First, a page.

Why 2019 is the Year to Try Project Management as a Service

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Better project management means better mission outcomes.

Before we talk project management, think about goals. Let’s say your goal is to buy a second car for your family. The outcome is clear: a car in the driveway spells success. During the process of saving for your car and researching options, however, life happens. You move to a new townhome in a city center. Your boss starts a telework program so you only head to the office twice a week. You decide to start training for a race next spring.

If you had a project management office managing the process, you would have that new car. You might not have a parking spot for it at the new house, you might not even need the car given that you’ve moved closer to the office. And you might have to add a personal trainer to your budget. But outcome achieved.

If you had a program management-as-a-service managing things, you’d buy new bikes for the family. You’d feel confident that you purchased a brand known to last and be comfortable for city riding. You’d get in training rides on your way to work and the store. And you would have the support of your spouse and kids, who gave their blessing for the bikes after you agreed to purchase a basket for each one. Intent satisfied.

The difference between outcomes and intent is one of the foundational differences between two project management approaches being offered to government organizations.

Project management as a service, or PMaaS, has been used in the public sector for more than a decade. It grew out of IT management and agile operations. Instead of managing a project to an end result, PMaaS manages to the objective. It adds a layer that improves the effectiveness through enhanced accountability, greater communication and processes, and deep expertise. It also brings in an independent voice and perspective.

What’s included with PMaaS?

  • Expertise: PMaaS offers reach-back resources to bring whatever experience and knowledge is needed to every project.
  • Focus: Many organizations are challenged by downsizing or talent gaps. PMaaS brings in the resources needed to supplement your staff or completely handle the process while you carry on with business as usual.
  • Perspective: PMaaS is an honesty broker. It can reveal truths that are hidden or ignored by an organization. Having a fresh pair of eyes look at your operation can shine a light on missed opportunities for improvement that can make all the difference.
  • Flexibility and scalability: On-demand services flex to changing needs and multiple or competing priorities and stakeholders.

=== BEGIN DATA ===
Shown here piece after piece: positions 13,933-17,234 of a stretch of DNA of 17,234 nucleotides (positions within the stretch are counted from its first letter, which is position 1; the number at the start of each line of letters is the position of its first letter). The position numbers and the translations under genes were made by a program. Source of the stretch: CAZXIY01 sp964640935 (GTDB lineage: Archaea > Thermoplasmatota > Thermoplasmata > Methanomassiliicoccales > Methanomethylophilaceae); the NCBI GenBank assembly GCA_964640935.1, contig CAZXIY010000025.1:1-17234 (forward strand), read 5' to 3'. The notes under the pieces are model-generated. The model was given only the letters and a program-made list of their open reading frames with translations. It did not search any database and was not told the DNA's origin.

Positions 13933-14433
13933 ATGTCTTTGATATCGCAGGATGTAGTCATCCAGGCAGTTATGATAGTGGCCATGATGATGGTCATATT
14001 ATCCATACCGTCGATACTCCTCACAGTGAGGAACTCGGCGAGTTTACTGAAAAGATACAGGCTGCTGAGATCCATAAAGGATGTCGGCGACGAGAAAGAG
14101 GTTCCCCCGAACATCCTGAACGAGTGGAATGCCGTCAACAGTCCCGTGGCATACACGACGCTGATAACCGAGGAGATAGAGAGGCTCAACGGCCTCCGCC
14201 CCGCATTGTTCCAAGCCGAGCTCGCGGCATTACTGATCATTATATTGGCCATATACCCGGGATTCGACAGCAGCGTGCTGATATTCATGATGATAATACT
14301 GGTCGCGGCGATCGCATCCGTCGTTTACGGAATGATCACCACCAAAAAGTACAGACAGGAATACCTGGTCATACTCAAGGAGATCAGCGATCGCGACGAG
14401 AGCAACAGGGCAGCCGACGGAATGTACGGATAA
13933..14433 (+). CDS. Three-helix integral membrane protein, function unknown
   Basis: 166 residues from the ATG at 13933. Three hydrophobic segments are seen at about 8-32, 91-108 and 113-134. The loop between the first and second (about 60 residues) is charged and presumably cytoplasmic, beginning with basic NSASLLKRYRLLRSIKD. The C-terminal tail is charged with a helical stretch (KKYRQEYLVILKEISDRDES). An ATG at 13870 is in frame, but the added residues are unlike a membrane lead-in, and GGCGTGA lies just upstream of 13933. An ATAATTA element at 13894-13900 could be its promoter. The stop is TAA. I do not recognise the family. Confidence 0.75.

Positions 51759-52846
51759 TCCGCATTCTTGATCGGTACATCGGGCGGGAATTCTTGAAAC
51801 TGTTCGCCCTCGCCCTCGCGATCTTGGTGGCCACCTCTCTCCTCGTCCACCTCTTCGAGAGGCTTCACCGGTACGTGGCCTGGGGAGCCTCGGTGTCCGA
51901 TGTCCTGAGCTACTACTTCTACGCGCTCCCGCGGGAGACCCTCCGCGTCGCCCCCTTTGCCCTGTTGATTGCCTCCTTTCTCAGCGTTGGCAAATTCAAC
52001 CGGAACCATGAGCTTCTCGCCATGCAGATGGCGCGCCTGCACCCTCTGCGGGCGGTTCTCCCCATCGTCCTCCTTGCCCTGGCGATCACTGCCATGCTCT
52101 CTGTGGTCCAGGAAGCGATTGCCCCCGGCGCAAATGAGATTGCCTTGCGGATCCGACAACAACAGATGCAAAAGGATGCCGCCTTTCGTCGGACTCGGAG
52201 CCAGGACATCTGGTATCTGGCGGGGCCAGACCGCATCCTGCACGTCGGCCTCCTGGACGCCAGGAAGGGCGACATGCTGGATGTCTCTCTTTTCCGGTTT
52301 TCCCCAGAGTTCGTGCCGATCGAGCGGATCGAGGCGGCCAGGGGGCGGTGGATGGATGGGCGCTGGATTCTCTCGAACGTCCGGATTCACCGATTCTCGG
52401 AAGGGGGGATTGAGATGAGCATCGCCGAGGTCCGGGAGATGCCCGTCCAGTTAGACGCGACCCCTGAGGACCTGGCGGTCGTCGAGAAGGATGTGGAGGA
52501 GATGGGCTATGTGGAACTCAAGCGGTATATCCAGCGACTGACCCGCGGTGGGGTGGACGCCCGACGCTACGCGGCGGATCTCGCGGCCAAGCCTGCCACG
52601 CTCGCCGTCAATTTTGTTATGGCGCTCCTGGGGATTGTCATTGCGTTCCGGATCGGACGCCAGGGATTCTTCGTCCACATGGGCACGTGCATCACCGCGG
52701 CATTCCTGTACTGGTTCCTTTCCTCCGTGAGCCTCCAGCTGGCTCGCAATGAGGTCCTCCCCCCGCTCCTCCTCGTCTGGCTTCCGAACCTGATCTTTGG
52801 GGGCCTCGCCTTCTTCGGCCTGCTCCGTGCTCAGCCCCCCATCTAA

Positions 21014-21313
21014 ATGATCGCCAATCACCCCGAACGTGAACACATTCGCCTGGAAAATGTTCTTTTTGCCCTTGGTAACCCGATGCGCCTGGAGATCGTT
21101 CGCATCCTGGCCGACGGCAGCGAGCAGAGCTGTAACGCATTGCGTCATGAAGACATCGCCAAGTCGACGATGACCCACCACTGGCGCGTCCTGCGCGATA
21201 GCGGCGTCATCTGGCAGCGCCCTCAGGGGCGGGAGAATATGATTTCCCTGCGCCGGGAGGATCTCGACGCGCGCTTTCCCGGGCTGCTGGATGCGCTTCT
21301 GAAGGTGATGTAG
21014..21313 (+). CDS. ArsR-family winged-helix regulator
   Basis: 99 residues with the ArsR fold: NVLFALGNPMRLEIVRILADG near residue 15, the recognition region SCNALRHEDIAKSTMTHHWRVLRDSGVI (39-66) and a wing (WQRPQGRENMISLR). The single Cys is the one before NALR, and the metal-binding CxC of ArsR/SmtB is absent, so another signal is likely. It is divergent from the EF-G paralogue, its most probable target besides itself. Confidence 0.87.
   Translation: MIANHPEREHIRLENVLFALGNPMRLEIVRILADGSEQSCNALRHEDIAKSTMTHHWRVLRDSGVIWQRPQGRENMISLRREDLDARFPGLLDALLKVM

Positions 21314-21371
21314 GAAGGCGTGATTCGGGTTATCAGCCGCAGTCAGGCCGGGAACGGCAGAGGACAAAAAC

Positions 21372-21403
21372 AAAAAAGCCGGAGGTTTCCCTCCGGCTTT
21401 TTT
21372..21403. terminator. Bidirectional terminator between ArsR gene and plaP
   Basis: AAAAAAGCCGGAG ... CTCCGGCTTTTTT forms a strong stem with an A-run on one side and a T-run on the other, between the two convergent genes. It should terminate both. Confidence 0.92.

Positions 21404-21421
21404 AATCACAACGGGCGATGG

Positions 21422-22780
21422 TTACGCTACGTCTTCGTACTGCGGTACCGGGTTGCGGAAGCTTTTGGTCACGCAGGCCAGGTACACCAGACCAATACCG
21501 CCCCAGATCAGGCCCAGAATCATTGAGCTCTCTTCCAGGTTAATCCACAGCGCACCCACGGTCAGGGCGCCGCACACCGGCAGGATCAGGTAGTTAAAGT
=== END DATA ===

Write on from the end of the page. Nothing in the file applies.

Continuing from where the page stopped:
• Less risk: The expertise component of PMaaS includes a lookout for signs of a problem and known dangers, reducing risk and delays.
  • Reduced costs: With PMaaS, you pay for what you need.

What kinds of projects need PMaaS?

  • Projects that are mission-critical but not within the organization’s mission expertise.
  • Large-scale projects with significant impact.
  • Complex projects with many stakeholders.
  • Budget-crunched projects that can’t afford mistakes.
  • Time-crunched projects that can’t wait to work through contracted milestones.

Doesn’t a project management office do all this?

Project management offices typically offer a more formal structure governed by a fixed-price contract. Because these contracts include a certain number of full-time employees and hours, there’s little motivation to beat the schedule or even be efficient. Indeed, overruns or delays often reward PMOs with additional funds.

Why do we need PMaaS now?

Government projects that stay on schedule and on budget, historically, have rarely gotten little attention. With the pace of business moving faster, organizations being asked to do more with less, and an outcry for transparency and accountability—that attitude is shifting. Organizations are under pressure to be increasingly agile and efficient, and PMaaS helps them do just that. In fact, historical data from government IT projects shows a key trend: When project management is aligned with strategic business objectives rather that specific outcomes, project successes soars by 27 percent and scope creep reduces by 42 percent.

Returning to the new car example, PMaaS resulted in a different outcome than expected—one that met actual needs not perceived one, saved money, and satisfied key stakeholders. When it comes to major acquisitions and thorny projects across government organizations, that just might be the very definition of success.

Edward Tuorinsky, a service-disabled veteran, is a managing principal at DTS.